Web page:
When Remembrance is Personal: Hugh Gordon Munro

Anne Strickland was very glad to be on our Return to Vimy 2017 tour.  It is here that she knew she was retracing the steps of her uncle Hugh Gordon Munro.  From Oakville, Ontario, he signed up to fight in May 1915 at 18 years old.  In a letter he sent home to the family, he writes, " The best thing that we can do, is to lay in the bottom of the trench and chew gum." He was wounded in The Battle of the Somme, near the Regina Trench, France on the 9th October, 1916.  The nurse, who cared for him at the Casualty Clearing Station, wrote a "lovely letter home" to his family when he succumbed to his battle wounds.  He is buried at the Contay British Cemetery, on the main road from Amiens to Arras.  The family possessions that have been passed on to Anne included the temporary wooden crossbar grave marker with his name on it, his "death penny", and a personal identification bracelet.  Anne wore his bracelet on the return to Vimy Tour as she walked the preserved trenches of the Somme.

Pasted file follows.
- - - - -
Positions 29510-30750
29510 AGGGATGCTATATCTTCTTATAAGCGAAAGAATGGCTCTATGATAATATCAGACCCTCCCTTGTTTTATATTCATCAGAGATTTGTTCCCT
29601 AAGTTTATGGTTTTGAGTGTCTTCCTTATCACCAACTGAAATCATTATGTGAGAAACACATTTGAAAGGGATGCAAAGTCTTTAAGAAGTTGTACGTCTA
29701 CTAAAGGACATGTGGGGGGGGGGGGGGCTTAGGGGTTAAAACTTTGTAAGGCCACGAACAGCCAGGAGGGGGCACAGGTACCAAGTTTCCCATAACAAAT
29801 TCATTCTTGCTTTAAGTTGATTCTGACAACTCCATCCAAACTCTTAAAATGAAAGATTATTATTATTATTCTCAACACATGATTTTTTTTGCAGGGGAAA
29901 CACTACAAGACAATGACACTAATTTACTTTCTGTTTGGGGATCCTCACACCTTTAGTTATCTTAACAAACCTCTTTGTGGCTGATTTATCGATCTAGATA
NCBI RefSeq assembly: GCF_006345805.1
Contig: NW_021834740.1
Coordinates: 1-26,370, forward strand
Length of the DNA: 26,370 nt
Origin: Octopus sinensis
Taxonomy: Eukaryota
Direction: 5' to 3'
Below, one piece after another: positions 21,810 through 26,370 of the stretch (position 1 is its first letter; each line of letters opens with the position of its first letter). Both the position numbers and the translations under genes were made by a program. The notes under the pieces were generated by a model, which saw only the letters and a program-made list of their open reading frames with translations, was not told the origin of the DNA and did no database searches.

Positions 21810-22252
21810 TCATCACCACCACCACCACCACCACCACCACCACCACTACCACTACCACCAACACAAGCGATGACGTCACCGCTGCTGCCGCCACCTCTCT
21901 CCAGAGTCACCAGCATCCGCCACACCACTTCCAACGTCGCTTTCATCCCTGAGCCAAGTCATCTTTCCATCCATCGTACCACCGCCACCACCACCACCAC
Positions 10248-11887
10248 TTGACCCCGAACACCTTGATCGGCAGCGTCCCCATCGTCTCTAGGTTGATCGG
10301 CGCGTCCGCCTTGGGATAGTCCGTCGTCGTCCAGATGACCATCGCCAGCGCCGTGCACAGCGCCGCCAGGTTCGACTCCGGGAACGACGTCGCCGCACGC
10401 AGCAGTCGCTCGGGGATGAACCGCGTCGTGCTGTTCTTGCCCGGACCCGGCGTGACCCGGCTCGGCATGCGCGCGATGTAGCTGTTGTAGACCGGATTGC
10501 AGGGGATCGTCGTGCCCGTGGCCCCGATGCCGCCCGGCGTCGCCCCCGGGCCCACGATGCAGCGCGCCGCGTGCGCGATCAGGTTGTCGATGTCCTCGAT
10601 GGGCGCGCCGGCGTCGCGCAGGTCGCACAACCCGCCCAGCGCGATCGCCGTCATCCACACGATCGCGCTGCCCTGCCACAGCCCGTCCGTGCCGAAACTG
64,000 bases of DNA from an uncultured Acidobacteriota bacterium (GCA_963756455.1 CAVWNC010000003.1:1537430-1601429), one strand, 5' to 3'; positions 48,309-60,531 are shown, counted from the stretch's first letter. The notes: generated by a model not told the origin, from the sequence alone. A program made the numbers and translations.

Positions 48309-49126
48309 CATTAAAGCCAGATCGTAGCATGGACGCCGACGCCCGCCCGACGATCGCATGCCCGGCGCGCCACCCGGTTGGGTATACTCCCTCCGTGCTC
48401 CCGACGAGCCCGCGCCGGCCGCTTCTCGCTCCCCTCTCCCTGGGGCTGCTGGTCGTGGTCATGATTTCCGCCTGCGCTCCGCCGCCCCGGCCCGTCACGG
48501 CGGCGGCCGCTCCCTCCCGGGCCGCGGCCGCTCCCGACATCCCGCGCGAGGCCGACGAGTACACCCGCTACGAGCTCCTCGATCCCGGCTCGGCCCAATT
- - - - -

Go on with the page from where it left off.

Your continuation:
Anne Strickland, on the path of remembrance for her great uncle, 100 years later.

Anne Strickland, on the path of remembrance for her great uncle, 100 years later.

 Anne's Great Uncle's personally made identification bracelet, 15th Battalion, Canadian Expeditionary Force.

Anne's Great Uncle's personally made identification bracelet, 15th Battalion, Canadian Expeditionary Force.